Denying Facts You Don’t Like

Transformational leaders don’t start by denying the world around them. Instead, they describe a future they’d like to create instead.

Denying the truth about relative market share, imperial power or the scientific method helps no one.

Gandhi didn’t pretend the British weren’t dominating his country, and Feynman didn’t challenge Einstein’s theory of relativity or the laws of thermodynamics.

It’s okay to say, “this is going to be difficult.” And it’s productive to point out, “our product isn’t as good as it should be yet.”

The problem with Orwellian talking heads, agitprop, faux news and Ballmer-like posturing is that they take away a foundation for a genuine movement to occur, because once we start denying facts, it’s difficult to know when to stop. Tell us where we are, tell us where we’re going.

But if you can’t be clear about one, it’s hard to buy into the other.

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Seth Godin

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COMMENTS

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Mr. Steven Finkill — 11/08/12 7:25 am

Another great reminder from Seth Godin. So simple, but so profound. I've been a part of too many organizations where no one was allowed to say out loud how bad things were. Not good.

Recent Comments
comment_post_ID); ?> I like it Mac and do agree with your opinions on the matter. Thanks much
 
— winston
 
comment_post_ID); ?> In this era, we have the opportunity of professional church staff today who utilize their gifting to shape the image and atmosphere of the church organization. But the 100% real impact on the church visitors is genuine evidence of changed lives by the gospel and the active growing discipleship (just as it was in the first century church). One demonstration is financially rich believers ministering equally together with poor believers (how odd, and incredibly miraculous; all humble and bow at the foot of the cross.). It is the awesome contrast of church members vocations, race, gender, age, maturity, gifting, humility that demonstrates to visitors "there is a Spirit in the place". That first-time guest list of 10 are "physical excuses", not spiritual excuses. Those don't tell the story. The condition of facilities and publicly greeting people have zero to do with it. The power of God in and through believers lives dedicated to impact other people with their relationship bridge-building of acceptance of the lost around them. Empowered believers are infectious, loving, helpful, giving, self-less, dynamic, compelling, bold, Christ-filled. As I have been in many church settings domestically and internationally, the facilities can be poor, and yet the fellowship can still be rich. We need to operate with first church humility. People come to Christ on His terms, not on our human abilities of hospitality. A huge catastrophe in a community, disaster relief brings lots of people into churches – many come to the church in those terrible conditions no matter the physical condition of the local church. Off the condition of facility, and onto the condition of God's people (living stones).... and everything else will grow.... and the other physical issues will be corrected by the staff.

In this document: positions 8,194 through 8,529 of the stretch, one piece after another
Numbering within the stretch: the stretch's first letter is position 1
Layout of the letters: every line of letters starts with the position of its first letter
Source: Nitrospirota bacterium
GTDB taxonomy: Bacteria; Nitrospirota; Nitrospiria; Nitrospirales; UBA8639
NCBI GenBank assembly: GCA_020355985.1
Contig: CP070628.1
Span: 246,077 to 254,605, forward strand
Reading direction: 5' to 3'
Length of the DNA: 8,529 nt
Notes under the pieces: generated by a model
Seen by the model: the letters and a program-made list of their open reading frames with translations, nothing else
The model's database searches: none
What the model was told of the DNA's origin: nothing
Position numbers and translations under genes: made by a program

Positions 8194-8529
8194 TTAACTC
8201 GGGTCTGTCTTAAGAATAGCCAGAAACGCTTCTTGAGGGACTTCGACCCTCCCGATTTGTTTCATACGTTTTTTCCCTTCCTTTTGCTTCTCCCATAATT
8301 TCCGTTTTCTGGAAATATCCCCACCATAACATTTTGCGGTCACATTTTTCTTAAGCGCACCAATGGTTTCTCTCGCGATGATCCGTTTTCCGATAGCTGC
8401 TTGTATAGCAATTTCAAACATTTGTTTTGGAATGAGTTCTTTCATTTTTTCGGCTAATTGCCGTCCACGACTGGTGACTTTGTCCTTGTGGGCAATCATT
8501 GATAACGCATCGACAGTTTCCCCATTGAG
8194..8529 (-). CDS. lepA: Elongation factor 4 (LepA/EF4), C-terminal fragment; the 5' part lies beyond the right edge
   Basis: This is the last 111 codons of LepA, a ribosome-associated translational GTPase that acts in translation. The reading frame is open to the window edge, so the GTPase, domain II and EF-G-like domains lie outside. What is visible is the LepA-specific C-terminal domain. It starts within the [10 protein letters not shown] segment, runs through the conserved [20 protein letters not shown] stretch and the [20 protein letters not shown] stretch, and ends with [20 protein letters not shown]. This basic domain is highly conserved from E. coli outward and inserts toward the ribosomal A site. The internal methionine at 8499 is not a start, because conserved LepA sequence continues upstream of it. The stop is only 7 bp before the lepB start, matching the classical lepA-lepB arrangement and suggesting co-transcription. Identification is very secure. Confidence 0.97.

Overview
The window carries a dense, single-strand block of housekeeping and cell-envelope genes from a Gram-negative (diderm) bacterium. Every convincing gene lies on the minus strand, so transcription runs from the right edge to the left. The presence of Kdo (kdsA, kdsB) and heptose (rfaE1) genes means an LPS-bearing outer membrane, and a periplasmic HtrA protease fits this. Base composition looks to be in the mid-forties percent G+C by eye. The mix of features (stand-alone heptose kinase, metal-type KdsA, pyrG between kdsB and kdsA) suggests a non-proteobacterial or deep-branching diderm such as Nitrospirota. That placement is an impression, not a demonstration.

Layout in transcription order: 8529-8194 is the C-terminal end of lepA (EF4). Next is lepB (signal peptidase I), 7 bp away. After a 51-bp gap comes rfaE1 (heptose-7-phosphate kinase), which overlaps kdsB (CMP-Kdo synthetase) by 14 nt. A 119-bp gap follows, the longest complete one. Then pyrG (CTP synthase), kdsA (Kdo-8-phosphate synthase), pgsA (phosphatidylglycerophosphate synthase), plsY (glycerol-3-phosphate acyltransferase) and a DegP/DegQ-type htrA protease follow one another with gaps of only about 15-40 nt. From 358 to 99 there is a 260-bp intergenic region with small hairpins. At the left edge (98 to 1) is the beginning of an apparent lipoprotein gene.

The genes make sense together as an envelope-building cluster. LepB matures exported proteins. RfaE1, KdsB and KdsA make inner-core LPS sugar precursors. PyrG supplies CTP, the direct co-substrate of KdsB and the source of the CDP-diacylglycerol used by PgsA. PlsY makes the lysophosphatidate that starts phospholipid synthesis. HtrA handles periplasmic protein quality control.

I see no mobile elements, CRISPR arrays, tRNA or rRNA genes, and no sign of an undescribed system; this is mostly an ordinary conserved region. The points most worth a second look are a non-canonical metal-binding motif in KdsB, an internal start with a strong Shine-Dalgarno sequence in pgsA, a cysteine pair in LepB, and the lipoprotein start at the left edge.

— Russ Wright
 
comment_post_ID); ?> "While I understand the intent behind this phrase" Expound please. What do you understand to be the intent behind that phrase?
 
— Ken
 

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